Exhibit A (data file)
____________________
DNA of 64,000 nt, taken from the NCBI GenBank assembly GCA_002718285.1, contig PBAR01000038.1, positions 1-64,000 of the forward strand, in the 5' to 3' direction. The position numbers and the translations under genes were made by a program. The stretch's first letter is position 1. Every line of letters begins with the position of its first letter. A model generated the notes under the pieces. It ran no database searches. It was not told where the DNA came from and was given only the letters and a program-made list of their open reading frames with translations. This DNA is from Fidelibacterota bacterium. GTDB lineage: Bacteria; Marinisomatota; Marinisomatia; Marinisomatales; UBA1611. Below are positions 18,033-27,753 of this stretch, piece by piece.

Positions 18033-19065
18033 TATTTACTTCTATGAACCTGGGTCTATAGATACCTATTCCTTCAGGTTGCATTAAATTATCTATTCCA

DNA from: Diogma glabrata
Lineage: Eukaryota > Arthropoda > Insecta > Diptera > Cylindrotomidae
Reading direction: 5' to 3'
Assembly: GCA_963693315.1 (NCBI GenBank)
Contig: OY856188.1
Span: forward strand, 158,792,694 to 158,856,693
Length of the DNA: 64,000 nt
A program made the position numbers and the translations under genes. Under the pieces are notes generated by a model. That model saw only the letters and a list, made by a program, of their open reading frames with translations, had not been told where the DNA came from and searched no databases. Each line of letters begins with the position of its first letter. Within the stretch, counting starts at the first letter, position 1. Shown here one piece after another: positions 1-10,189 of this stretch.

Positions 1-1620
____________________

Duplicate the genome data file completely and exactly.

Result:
DNA of 64,000 nt, taken from the NCBI GenBank assembly GCA_002718285.1, contig PBAR01000038.1, positions 1-64,000 of the forward strand, in the 5' to 3' direction. The position numbers and the translations under genes were made by a program. The stretch's first letter is position 1. Every line of letters begins with the position of its first letter. A model generated the notes under the pieces. It ran no database searches. It was not told where the DNA came from and was given only the letters and a program-made list of their open reading frames with translations. This DNA is from Fidelibacterota bacterium. GTDB lineage: Bacteria; Marinisomatota; Marinisomatia; Marinisomatales; UBA1611. Below are positions 18,033-27,753 of this stretch, piece by piece.

Positions 18033-19065
18033 TATTTACTTCTATGAACCTGGGTCTATAGATACCTATTCCTTCAGGTTGCATTAAATTATCTATTCCA

DNA from: Diogma glabrata
Lineage: Eukaryota > Arthropoda > Insecta > Diptera > Cylindrotomidae
Reading direction: 5' to 3'
Assembly: GCA_963693315.1 (NCBI GenBank)
Contig: OY856188.1
Span: forward strand, 158,792,694 to 158,856,693
Length of the DNA: 64,000 nt
A program made the position numbers and the translations under genes. Under the pieces are notes generated by a model. That model saw only the letters and a list, made by a program, of their open reading frames with translations, had not been told where the DNA came from and searched no databases. Each line of letters begins with the position of its first letter. Within the stretch, counting starts at the first letter, position 1. Shown here one piece after another: positions 1-10,189 of this stretch.

Positions 1-1620